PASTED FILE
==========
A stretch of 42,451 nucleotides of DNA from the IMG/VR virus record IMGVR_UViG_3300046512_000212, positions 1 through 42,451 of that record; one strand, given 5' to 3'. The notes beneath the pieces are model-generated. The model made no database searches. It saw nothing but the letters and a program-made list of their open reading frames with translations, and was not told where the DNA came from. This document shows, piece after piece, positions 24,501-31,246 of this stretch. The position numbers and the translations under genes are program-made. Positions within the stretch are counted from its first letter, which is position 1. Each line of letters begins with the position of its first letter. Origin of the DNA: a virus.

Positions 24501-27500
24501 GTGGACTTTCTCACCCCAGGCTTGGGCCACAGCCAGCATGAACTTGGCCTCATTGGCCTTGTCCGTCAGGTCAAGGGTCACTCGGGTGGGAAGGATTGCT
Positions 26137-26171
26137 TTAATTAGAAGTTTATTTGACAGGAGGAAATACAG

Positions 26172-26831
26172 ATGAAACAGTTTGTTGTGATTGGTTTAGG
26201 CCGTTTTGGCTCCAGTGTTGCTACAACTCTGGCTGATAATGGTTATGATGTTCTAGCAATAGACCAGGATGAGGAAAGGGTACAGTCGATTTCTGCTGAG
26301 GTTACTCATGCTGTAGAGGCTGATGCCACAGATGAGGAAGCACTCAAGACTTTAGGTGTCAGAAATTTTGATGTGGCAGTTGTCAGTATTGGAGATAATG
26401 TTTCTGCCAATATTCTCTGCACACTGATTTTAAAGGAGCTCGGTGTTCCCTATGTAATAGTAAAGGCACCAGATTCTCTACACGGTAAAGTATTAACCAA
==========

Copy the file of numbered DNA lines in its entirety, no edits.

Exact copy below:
A stretch of 42,451 nucleotides of DNA from the IMG/VR virus record IMGVR_UViG_3300046512_000212, positions 1 through 42,451 of that record; one strand, given 5' to 3'. The notes beneath the pieces are model-generated. The model made no database searches. It saw nothing but the letters and a program-made list of their open reading frames with translations, and was not told where the DNA came from. This document shows, piece after piece, positions 24,501-31,246 of this stretch. The position numbers and the translations under genes are program-made. Positions within the stretch are counted from its first letter, which is position 1. Each line of letters begins with the position of its first letter. Origin of the DNA: a virus.

Positions 24501-27500
24501 GTGGACTTTCTCACCCCAGGCTTGGGCCACAGCCAGCATGAACTTGGCCTCATTGGCCTTGTCCGTCAGGTCAAGGGTCACTCGGGTGGGAAGGATTGCT
Positions 26137-26171
26137 TTAATTAGAAGTTTATTTGACAGGAGGAAATACAG

Positions 26172-26831
26172 ATGAAACAGTTTGTTGTGATTGGTTTAGG
26201 CCGTTTTGGCTCCAGTGTTGCTACAACTCTGGCTGATAATGGTTATGATGTTCTAGCAATAGACCAGGATGAGGAAAGGGTACAGTCGATTTCTGCTGAG
26301 GTTACTCATGCTGTAGAGGCTGATGCCACAGATGAGGAAGCACTCAAGACTTTAGGTGTCAGAAATTTTGATGTGGCAGTTGTCAGTATTGGAGATAATG
26401 TTTCTGCCAATATTCTCTGCACACTGATTTTAAAGGAGCTCGGTGTTCCCTATGTAATAGTAAAGGCACCAGATTCTCTACACGGTAAAGTATTAACCAA